Figure 5 shows the concentration–response relationships for peak current activation of α1(L264T)β3γ2L and α1(L264T)β1γ2L GABAA receptors by R-etomidate (fig. 5A), S-etomidate (fig. 5B), cyclopropyl etomidate (fig. 5C), and dihydrogen etomidate (fig. 5D). A fit of each data set to a Hill equation revealed that the receptor modulatory potencies of these four drugs and their subunit selectivities ranged by 1 to 2 orders of magnitude.
In both receptor subtypes, R-etomidate was the most potent of the four drugs with EC50s for direct activation of 1.83 ± 0.28 μM and 50.17 ± 0.83 μM in α1(L264T)β3γ2L and α1(L264T)β1γ2L GABAA receptors, respectively (fig. 5A and table 1). The subunit selectivity ratio for this action, which was calculated as the ratio of these two potency values, was 27.4 ± 4.2. Thus, the β3-containing subtype is approximately 27-fold more sensitive to direct activation by R-etomidate than the β1-containing subtype.
With respective EC50s of 57.0 ± 5.1 μM and 1,080 ± 230 μM in α1(L264T)β3γ2L and α1(L264T)β1γ2L GABAA receptors, S-etomidate was 1/20th to 1/30th as potent as R-etomidate as a direct activator of both GABAA receptor subtypes (fig. 5B and table 1) but had a subunit selectivity ratio (18.9 ± 4.4) that was similar to that of R-etomidate.
The achiral etomidate analogues cyclopropyl etomidate and dihydrogen etomidate were also significantly less potent than R-etomidate as direct activators of both GABAA receptor subtypes (fig. 5, C and D, and table 1). However whereas the subunit selectivity ratio of cyclopropyl etomidate (23.5 ± 3.5) was similar to those of the two etomidate enantiomers, the subunit selectivity ratio of dihydrogen etomidate was an order of magnitude lower (2.48 ± 0.27).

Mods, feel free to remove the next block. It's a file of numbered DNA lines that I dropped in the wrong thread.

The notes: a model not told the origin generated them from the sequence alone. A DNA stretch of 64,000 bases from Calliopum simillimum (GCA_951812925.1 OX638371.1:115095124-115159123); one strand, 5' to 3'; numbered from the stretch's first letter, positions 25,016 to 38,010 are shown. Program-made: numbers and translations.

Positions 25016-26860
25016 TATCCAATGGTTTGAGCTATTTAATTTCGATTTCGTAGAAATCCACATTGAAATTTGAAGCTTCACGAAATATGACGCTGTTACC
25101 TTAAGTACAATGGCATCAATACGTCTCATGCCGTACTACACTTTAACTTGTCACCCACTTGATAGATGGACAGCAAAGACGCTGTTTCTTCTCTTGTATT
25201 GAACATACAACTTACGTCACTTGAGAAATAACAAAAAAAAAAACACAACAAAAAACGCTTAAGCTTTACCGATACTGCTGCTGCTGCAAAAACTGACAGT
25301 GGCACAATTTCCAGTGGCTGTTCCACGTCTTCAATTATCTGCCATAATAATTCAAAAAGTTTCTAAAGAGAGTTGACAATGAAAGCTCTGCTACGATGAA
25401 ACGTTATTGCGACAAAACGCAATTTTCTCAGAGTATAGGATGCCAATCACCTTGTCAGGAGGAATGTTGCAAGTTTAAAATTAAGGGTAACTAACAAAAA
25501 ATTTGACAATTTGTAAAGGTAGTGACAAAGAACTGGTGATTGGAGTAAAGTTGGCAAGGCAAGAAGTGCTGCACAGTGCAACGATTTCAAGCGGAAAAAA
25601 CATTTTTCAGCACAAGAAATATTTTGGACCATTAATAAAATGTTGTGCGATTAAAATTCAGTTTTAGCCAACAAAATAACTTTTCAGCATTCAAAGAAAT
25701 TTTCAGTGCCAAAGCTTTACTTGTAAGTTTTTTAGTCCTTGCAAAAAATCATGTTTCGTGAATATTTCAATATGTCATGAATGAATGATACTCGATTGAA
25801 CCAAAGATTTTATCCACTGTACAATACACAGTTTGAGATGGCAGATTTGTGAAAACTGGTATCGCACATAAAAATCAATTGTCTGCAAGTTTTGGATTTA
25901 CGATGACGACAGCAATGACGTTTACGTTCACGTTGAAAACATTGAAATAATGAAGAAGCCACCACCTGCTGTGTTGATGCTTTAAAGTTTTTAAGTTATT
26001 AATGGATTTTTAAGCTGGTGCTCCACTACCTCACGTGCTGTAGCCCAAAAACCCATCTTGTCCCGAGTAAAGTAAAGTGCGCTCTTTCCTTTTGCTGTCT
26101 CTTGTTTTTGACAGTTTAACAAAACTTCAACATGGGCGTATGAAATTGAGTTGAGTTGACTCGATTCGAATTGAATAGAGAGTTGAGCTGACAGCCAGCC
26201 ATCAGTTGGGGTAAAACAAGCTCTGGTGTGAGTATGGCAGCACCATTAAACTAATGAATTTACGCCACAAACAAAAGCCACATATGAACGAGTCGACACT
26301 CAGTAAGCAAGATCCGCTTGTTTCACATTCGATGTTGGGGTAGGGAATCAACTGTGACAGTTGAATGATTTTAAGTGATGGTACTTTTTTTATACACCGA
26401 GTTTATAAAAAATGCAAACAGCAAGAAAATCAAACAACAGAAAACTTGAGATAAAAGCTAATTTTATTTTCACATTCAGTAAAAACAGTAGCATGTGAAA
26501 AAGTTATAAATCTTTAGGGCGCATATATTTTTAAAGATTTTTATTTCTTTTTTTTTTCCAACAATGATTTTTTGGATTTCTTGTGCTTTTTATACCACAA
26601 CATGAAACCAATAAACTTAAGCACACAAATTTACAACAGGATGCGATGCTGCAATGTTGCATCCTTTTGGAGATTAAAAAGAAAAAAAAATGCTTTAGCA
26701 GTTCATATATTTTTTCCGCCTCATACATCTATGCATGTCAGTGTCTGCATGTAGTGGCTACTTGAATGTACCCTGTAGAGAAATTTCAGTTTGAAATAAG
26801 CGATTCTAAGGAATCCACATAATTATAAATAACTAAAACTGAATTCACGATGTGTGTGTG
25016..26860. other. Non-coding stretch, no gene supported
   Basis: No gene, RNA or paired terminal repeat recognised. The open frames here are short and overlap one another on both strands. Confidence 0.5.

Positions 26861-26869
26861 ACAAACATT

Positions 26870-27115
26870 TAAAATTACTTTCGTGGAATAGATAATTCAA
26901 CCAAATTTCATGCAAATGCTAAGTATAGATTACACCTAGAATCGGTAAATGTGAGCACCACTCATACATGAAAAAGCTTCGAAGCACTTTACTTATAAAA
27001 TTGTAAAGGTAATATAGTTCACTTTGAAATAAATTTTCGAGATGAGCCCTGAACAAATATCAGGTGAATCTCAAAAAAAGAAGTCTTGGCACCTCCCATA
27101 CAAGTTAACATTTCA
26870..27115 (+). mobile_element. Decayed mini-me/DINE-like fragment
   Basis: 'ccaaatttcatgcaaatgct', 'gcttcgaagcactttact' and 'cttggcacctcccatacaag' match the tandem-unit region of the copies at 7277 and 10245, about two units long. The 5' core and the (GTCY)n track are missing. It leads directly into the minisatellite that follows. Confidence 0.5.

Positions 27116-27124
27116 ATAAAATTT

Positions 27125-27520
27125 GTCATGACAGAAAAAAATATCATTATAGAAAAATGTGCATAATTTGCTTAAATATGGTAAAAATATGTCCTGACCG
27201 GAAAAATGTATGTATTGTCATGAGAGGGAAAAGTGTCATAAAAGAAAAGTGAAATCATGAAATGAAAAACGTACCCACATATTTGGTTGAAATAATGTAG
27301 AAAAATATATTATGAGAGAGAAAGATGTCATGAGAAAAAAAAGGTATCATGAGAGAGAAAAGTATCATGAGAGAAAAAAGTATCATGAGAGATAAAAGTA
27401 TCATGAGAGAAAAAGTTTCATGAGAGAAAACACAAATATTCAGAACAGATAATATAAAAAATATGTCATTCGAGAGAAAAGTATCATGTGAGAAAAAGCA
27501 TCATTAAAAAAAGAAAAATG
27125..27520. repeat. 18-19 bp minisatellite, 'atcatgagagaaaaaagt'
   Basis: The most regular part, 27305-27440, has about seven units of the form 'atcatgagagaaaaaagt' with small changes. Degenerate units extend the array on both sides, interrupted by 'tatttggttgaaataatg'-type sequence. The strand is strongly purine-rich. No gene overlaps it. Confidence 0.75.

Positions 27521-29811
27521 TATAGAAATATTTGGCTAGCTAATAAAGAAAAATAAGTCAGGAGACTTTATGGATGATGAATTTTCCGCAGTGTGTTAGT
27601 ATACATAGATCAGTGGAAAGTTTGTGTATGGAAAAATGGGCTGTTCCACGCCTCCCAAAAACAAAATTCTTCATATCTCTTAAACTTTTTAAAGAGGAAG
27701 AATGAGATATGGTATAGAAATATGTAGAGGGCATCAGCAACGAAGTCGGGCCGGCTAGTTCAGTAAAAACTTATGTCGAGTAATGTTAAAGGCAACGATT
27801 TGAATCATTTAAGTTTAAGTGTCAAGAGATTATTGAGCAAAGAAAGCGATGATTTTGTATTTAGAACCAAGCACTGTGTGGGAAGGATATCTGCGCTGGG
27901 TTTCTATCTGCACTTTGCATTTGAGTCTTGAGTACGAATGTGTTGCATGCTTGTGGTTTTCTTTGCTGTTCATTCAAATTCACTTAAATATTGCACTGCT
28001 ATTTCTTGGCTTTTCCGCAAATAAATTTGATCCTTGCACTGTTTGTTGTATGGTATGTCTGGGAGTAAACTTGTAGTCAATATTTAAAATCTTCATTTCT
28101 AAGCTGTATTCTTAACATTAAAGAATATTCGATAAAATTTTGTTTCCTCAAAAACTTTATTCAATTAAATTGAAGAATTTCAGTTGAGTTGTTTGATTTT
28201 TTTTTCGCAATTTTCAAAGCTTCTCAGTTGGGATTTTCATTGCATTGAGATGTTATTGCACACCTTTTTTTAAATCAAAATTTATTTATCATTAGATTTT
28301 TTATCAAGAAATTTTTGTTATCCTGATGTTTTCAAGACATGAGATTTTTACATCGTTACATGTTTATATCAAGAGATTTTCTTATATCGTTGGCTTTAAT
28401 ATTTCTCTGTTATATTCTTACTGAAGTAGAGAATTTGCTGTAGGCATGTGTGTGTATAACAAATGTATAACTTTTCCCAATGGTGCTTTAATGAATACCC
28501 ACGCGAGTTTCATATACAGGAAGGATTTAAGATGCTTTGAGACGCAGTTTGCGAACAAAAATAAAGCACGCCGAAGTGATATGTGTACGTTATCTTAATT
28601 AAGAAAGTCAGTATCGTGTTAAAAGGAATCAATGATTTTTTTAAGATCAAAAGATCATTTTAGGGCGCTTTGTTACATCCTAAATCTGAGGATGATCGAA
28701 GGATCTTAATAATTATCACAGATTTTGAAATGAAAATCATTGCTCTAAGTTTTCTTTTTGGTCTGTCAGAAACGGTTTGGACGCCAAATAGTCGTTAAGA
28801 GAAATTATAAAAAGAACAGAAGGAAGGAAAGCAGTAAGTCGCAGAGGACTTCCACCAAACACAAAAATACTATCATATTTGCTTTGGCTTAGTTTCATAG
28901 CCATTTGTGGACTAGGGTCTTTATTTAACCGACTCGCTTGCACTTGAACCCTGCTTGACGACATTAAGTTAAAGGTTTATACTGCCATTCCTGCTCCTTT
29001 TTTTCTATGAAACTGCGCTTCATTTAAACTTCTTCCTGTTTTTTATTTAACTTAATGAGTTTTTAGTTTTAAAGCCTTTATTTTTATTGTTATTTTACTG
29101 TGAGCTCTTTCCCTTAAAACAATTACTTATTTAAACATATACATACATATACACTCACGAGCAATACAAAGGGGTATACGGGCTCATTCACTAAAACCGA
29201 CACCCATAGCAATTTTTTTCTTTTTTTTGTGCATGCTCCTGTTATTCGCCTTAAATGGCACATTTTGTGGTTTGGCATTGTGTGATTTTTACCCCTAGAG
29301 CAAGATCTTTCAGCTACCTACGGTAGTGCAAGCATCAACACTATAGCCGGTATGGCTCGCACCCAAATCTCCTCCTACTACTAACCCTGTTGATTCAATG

To provide additional context for the above electrophysiological studies, we also assessed the subunit selectivities of propofol and GABA in these two receptor constructs. Figure 6 shows the concentration–response relationships for activation of α1(L264T)β3γ2L and α1(L264T)β1γ2L GABAA receptors by propofol (fig. 6A) and GABA (fig. 6B). Propofol’s EC50 for activation was 7.58 ± 0.83 μM and 15.8 ± 1.0 in α1(L264T)β3γ2L and α1(L264T)β1γ2L GABAA receptors, respectively. These values were significantly different from one another and define propofol’s subunit selectivity ratio as 2.08 ± 0.26. GABA’s EC50 for activation was 1.85 ± 0.17 μM and 1.13 ± 0.16 μM in α1(L264T)β3γ2L and α1(L264T)β1γ2L GABAA receptors, respectively. These values were also significantly different from one another and define GABA’s subunit selectivity ratio as 0.61 ± 0.10.
Hypnotic Potency in Rats